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Titan is a one-sitting kind of collection because you’re simply not going to want to put it down

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Judge Dredd: Titan

By Rob Williams, Henry Flint, Annie Parkhouse w/ Guest Artist D’Israeli

Originally serialised in 2000 AD Progs 1862-1869, 1873, 1924-1928, 1940-1947 & 1961, Judge Dredd: Titan collects Rob Williams and Henry Flint’s stellar stories Titan, Fit, Enceladus – New Life, Enceladus: Old Life and Melt that pit Judge Dredd against one-time Judge turned Crime Boss, Amiee Nixon. Taking a character from Dredd’s past and telling a new, interesting story is a skill that only a select few can pull off successfully and Rob Williams not only pulls it off successfull, he does it with a staggering degree of excellency that easily puts him in the upper echelon of 2000 AD–and all of comics.

Rob Williams takes a character with, at the time of publication, an almost forty-year history and runs him through the meat grinder the likes of which we’ve not seen done very often. Sure, Dredd has been there before, but maybe not quite like this. Already reeling from the Day of Chaos, Rob Williams brings along an old foe, or two, to kick Dredd while he’s down. Both literally and figuratively. Williams presents Dredd in a position of weakness, but not. In a position of strength, but not. Dredd is tough as nails, the toughest there is, but his life and his law are beginning to take their toll on the man. Williams subtly and deftly puts this fact on full display, regardless of how this ends or what happens to him or his city. The “real time” life of Dredd has been heavy, to say the least, and it’s always interesting to see a crack in the armor of the toughest son of a bitch in Mega City One.

With Williams dragging Dredd through the mud, the ice, the blood, and Grud knows what, in the script, Henry Flint–the mighty Henry Flint–lets his pencil and inks, and color work, mirror and amplify what Williams is already hinting at. Flint is a top-tier Dredd artist, no doubt, and he lets the inks fly with Titan. His masterful character work is on full display and he really captures the turmoil that Williams is tossing at ol’ Joe. For a man with so little expression and emotion, it’s amazing to see all the nuance that Flint can put in that stoic chin. Sometimes it’s as if Dredd’s helmet itself is reflecting the emotions of the man, like it’s truly become the face of Dredd. By design or otherwise, Flint truly elevates a character like Dredd each and every time he gets the opportunity to draw him on the page. Let’s hope that this trend of 2000 AD turning to Flint for these big, epic episodes continues because Titan was an absolute treat for the eyes.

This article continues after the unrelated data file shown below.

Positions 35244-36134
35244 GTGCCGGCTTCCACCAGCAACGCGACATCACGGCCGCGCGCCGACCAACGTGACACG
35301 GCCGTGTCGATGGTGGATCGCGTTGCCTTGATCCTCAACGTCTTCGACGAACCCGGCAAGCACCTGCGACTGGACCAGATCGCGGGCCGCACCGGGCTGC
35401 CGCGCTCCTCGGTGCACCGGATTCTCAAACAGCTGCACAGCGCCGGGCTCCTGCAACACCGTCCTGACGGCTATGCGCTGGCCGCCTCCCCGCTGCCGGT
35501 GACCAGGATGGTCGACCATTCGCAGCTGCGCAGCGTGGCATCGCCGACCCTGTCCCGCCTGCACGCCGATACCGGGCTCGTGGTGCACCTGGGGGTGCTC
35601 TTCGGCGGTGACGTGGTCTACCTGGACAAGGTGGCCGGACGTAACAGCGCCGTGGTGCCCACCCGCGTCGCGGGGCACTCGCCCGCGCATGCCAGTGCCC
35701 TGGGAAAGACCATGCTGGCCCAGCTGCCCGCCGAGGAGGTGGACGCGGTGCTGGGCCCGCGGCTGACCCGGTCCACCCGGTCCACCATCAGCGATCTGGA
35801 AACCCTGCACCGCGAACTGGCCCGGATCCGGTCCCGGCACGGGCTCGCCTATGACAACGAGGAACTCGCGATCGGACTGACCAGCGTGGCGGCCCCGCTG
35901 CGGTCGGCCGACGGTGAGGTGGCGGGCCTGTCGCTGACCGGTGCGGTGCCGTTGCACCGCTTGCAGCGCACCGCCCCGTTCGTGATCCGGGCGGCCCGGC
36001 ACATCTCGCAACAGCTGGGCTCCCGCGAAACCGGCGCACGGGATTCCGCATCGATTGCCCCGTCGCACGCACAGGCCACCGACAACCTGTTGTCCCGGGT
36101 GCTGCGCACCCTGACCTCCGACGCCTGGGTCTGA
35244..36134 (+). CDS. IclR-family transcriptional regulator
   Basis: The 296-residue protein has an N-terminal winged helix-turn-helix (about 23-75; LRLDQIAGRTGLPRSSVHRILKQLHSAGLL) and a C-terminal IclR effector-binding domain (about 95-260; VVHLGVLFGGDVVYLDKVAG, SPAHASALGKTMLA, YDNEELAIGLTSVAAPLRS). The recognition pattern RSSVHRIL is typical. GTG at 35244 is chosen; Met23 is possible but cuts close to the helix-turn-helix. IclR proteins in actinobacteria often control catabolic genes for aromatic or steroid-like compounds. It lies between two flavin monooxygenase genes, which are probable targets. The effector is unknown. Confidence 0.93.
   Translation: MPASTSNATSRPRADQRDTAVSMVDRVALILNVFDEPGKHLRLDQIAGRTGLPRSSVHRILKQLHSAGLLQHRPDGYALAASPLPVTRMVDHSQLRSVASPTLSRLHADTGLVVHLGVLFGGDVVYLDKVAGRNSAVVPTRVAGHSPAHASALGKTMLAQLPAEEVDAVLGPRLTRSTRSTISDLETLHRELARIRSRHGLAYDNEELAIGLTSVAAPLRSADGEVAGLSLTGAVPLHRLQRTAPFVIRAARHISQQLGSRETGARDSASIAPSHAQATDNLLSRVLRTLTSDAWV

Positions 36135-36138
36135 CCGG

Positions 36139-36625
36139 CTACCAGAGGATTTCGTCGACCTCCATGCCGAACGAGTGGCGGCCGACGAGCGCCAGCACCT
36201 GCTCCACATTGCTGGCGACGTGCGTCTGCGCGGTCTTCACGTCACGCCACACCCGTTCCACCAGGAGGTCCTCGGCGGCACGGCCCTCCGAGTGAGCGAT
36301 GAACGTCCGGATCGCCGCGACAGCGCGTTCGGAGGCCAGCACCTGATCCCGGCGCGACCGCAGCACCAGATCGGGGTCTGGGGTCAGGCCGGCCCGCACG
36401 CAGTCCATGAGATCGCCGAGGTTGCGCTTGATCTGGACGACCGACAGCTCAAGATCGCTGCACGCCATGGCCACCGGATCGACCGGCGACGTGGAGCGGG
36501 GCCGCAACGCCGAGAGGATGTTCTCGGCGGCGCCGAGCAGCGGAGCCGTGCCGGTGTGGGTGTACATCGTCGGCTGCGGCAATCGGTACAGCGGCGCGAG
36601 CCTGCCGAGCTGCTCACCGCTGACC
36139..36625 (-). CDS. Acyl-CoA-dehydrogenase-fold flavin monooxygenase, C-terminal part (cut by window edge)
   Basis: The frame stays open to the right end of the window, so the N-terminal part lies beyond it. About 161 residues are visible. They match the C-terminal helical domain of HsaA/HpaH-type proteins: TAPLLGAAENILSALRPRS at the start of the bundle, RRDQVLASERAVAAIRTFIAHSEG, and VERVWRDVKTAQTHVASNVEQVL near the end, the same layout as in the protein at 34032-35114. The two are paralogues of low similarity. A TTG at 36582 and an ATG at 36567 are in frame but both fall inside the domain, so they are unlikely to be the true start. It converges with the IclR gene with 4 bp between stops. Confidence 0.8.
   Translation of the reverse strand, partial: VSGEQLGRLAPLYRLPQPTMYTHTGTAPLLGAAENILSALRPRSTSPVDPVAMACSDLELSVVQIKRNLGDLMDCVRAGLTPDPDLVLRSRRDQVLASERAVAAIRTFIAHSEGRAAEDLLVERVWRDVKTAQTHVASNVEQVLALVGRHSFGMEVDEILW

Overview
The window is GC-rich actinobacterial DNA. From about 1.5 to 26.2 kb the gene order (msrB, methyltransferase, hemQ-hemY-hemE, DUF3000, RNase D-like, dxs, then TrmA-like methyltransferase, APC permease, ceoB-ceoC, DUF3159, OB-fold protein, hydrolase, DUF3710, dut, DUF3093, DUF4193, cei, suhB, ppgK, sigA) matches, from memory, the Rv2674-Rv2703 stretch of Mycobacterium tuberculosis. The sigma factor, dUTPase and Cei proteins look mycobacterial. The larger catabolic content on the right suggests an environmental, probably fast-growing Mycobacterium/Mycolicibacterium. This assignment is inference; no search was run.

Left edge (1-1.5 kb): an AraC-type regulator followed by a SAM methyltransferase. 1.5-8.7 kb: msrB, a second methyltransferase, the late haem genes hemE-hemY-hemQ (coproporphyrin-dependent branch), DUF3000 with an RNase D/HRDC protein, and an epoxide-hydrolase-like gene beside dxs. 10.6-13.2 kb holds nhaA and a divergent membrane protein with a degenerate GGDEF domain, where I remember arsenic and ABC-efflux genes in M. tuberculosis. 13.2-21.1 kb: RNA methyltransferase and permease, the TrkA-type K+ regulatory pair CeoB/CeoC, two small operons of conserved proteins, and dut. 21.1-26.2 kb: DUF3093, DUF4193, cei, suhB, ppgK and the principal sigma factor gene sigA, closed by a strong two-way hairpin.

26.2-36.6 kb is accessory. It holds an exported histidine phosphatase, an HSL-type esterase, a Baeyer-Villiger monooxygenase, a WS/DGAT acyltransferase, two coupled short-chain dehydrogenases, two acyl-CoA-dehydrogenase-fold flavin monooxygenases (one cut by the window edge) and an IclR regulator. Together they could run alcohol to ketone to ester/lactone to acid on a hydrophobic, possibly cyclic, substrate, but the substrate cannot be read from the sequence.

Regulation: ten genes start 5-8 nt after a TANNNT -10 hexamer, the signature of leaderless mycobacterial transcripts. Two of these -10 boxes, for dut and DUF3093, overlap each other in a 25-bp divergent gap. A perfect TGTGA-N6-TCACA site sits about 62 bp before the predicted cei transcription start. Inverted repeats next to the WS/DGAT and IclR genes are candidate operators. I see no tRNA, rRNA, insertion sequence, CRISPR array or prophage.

Judge Dredd: Titan is one of those collections that has a lot going on. It’s yet another collection that seamlessly sews together the fabric of all these smaller strips into one, large helping of Dredd. If you’re looking for if, you might be able to pinpoint the starting and stop points of each episode, but with a story as engrossing as this, it’s more likely you’re just going to continue plowing through it without giving it a second thought. And that’s the beauty of these 2000 AD collections. Not only are they filled with some of the best characters, some of the best stories and of course some of the best art you’ll find anywhere on the planet, all of those things combine to really pull the reader into the story. Titan is a one-sitting kind of collection because you’re simply not going to want to put it down.

Dredd: Titan

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